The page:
Measles is not just a simple virus you catch as a child. An infection can be life-threatening for both children and adults.
The first telltale sign someone has measles is a widespread itchy red rash. The spots are initially visible behind the ears, or on the neck or head. Three days before visible signs appear, the virus has peaked in the body. The infected person is contagious, usually without even knowing it. For a reliable diagnosis, patients suspected of having the virus need to have the antibodies in their blood tested.
The measles virus is transmitted directly through the air in the form of very fine droplets of saliva or mucus — usually from coughing or sneezing. But they can also be passed on simply when speaking to someone in close proximity.
Measles is highly contagious. Each contagious person infects around 15 healthy people. Humans are the only natural hosts of the measles virus.
About 14 days after the initial infection, patients get a fever and start coughing. At that point, the red rash starts to itch.
To alleviate these symptoms, doctors usually administer medication. Patients may also get a middle ear infection, pneumonia or have severe diarrhea. In the worst case, diarrhea can lead to dehydration and ultimately death. There is no specialized treatment for measles. The body has to fight the infection itself.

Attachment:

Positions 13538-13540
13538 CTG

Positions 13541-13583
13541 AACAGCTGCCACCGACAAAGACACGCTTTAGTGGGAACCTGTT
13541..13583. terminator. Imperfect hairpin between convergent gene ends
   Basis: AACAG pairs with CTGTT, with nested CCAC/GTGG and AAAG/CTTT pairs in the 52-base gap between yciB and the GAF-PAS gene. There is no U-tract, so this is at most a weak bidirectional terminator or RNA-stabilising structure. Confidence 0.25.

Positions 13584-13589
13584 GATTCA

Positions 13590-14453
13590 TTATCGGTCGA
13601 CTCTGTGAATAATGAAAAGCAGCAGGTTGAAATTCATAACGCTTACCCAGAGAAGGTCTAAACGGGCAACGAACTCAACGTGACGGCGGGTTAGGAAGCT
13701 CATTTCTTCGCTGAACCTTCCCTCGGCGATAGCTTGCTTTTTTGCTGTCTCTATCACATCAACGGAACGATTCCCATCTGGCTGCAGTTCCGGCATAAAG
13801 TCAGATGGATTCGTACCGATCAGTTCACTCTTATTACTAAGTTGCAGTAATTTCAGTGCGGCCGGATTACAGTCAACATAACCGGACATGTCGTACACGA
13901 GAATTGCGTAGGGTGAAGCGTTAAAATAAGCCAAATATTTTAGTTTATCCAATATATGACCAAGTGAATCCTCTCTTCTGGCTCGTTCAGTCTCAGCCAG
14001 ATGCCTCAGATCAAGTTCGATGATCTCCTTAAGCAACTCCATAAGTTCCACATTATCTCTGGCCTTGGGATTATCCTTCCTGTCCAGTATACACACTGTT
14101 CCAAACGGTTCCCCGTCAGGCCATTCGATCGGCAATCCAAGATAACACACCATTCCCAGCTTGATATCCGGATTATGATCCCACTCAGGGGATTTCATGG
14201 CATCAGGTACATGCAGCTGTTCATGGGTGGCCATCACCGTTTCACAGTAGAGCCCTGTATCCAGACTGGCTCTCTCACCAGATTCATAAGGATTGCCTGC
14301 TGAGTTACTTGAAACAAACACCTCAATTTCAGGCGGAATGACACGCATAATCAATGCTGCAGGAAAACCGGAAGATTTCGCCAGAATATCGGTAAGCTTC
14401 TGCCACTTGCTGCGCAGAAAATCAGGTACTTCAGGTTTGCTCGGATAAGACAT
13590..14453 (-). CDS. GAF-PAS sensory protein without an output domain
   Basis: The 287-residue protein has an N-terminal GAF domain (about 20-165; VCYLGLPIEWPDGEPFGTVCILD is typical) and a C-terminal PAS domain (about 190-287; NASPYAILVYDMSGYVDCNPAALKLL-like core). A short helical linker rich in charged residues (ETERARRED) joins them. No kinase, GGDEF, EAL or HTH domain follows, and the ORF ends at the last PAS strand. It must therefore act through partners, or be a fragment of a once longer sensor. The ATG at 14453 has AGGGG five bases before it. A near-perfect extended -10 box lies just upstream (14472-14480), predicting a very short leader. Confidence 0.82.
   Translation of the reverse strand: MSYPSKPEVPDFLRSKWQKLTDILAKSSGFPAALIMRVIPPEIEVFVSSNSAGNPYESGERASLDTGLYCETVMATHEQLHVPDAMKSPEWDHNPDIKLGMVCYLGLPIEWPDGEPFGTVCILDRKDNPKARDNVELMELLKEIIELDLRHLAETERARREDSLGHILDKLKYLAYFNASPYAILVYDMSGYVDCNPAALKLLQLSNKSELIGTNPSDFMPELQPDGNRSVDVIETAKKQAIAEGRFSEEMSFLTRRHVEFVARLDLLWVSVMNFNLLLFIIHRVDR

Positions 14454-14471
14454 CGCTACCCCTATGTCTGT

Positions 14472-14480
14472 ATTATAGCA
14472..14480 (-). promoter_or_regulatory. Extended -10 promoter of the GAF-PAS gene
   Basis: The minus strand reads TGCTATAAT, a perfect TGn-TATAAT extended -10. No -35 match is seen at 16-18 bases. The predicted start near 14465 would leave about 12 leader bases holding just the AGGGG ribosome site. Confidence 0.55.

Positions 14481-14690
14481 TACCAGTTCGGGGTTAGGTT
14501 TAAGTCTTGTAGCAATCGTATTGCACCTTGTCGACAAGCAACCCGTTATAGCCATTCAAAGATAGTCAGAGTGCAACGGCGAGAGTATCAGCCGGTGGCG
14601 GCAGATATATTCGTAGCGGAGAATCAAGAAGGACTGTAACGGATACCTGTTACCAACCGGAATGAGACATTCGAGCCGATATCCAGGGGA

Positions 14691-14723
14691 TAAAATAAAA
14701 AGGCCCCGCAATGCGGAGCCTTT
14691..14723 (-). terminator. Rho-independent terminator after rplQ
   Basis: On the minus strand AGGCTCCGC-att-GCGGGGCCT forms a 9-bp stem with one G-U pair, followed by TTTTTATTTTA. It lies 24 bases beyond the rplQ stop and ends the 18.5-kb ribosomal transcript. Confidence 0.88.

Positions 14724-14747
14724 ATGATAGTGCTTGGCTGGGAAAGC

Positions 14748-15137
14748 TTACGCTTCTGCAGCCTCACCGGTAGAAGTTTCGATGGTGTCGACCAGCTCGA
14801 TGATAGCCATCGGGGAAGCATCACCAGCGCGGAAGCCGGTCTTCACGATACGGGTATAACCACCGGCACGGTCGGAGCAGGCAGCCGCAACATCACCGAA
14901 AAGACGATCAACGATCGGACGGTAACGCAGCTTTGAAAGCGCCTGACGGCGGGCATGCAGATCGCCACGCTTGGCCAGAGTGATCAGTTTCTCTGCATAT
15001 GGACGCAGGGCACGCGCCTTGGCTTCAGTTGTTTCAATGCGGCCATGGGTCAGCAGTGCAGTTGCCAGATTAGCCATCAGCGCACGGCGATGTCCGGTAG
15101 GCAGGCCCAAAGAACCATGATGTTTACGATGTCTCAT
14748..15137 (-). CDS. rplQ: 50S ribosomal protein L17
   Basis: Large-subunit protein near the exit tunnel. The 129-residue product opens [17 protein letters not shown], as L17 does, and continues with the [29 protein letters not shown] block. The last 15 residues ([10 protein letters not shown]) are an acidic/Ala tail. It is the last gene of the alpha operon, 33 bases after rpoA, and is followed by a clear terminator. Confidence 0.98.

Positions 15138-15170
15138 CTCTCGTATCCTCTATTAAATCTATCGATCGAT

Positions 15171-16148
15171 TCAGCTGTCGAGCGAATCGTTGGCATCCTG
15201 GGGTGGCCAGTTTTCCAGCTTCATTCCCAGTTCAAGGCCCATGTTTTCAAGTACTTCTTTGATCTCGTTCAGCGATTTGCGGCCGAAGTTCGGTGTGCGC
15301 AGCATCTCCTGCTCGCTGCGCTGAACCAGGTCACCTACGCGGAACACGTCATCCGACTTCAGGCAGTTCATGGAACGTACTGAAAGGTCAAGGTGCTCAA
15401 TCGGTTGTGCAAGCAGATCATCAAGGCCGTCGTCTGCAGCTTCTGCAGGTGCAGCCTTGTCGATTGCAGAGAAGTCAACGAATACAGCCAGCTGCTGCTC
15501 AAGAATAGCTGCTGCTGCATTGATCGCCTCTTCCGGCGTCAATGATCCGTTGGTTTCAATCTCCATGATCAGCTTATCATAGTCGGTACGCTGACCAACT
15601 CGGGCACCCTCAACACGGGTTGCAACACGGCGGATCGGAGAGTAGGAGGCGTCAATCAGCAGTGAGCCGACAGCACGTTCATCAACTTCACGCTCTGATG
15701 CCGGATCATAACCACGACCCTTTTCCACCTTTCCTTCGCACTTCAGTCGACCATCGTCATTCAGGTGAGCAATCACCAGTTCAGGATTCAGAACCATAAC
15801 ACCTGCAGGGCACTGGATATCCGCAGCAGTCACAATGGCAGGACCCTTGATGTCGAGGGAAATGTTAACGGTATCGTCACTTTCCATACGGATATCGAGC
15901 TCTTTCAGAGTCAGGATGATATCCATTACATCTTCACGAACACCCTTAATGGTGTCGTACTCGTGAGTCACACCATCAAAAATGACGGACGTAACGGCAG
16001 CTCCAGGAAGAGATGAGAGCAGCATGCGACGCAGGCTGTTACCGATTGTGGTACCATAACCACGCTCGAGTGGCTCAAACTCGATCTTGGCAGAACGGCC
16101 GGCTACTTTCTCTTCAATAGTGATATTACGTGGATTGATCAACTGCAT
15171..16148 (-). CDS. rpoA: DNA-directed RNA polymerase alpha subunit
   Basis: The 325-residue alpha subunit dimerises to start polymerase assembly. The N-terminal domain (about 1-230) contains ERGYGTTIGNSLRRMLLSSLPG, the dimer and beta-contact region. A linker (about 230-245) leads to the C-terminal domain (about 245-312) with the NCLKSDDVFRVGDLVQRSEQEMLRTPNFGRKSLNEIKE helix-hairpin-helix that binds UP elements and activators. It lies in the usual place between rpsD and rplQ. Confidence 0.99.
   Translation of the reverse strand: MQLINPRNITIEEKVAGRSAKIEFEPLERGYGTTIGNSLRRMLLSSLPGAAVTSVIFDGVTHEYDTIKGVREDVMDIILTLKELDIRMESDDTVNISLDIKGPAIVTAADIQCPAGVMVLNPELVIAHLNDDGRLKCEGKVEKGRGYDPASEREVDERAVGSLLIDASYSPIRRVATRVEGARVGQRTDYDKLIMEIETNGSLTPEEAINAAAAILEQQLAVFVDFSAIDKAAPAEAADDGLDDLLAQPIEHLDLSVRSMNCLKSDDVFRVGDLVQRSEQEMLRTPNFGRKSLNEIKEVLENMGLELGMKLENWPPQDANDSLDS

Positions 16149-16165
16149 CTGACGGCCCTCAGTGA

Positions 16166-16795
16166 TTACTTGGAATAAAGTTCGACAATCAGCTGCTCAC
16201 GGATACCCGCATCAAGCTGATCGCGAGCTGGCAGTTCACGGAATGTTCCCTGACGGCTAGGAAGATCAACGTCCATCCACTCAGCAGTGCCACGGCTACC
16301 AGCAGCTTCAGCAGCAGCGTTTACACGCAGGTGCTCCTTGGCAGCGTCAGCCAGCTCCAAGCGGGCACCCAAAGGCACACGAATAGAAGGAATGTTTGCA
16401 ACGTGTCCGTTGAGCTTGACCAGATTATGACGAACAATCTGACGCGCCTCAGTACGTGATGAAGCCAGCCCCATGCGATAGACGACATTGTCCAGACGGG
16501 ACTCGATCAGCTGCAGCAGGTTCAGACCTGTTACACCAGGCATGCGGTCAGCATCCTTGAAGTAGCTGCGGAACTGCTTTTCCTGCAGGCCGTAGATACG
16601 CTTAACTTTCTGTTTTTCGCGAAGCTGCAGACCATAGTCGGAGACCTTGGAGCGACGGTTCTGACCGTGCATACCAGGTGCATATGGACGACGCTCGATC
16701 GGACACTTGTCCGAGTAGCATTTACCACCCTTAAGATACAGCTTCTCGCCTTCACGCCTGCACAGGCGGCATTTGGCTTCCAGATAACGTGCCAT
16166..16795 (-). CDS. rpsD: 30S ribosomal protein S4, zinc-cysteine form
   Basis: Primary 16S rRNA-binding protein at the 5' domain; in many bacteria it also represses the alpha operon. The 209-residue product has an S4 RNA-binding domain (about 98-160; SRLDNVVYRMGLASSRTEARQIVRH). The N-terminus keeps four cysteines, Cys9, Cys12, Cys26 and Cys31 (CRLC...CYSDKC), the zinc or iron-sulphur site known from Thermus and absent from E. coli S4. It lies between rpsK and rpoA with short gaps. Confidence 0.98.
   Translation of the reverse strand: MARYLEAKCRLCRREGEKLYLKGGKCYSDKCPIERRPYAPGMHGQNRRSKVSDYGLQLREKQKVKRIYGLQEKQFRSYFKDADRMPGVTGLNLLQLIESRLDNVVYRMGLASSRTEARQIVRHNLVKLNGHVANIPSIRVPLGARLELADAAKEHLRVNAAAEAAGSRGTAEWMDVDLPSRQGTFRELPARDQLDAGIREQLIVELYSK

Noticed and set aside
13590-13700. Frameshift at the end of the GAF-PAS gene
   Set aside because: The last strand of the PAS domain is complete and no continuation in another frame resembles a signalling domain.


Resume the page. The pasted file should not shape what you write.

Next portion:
Measles can cause meningitis, which can lead to severe brain damage and mental disability. According to Germany's main public health body, the Robert Koch Institute, measles encephalitis occurs in one in every 1,000 infections. One in five of these cases is fatal. Such complications do not necessarily occur during the original bout of the disease; they can occur years later.
Read more: Top ten most dangerous viruses in the world
Vaccination is the best protection
Many parents refuse to vaccinate their children because they fear serious side effects. Some assume it is better for their children to be infected with the virus so their bodies can build up anti-bodies. For a while, measles parties were popular.
Parents would send healthy children to play with other children who had the virus in the hope they too might become infected. Parents who did this were often convinced that exposure to the virus strengthened their child's defenses if and when they got measles.
Experts, however, are convinced this is not the case. False claims and beliefs contribute to vaccination fatigue. The myth that there is a connection between the measles vaccination and autism is just that — a myth — and one doctors have debunked many times over.
The measles vaccine includes two shots of attenuated measles viruses. The Permanent Vaccination Commission (STIKO) of the Robert Koch Institute recommends measles vaccinations in combination with inoculations for mumps and rubella. The vaccinations should take place just after a child turns one. Only then can parents ensure their child is protected from the dangerous virus.
Vaccination target missed
The WHO was committed to eradicating measles worldwide by 2020. The Czech Republic, Estonia, Finland, Portugal, Slovakia and Slovenia are the only countries to have achieved this goal so far.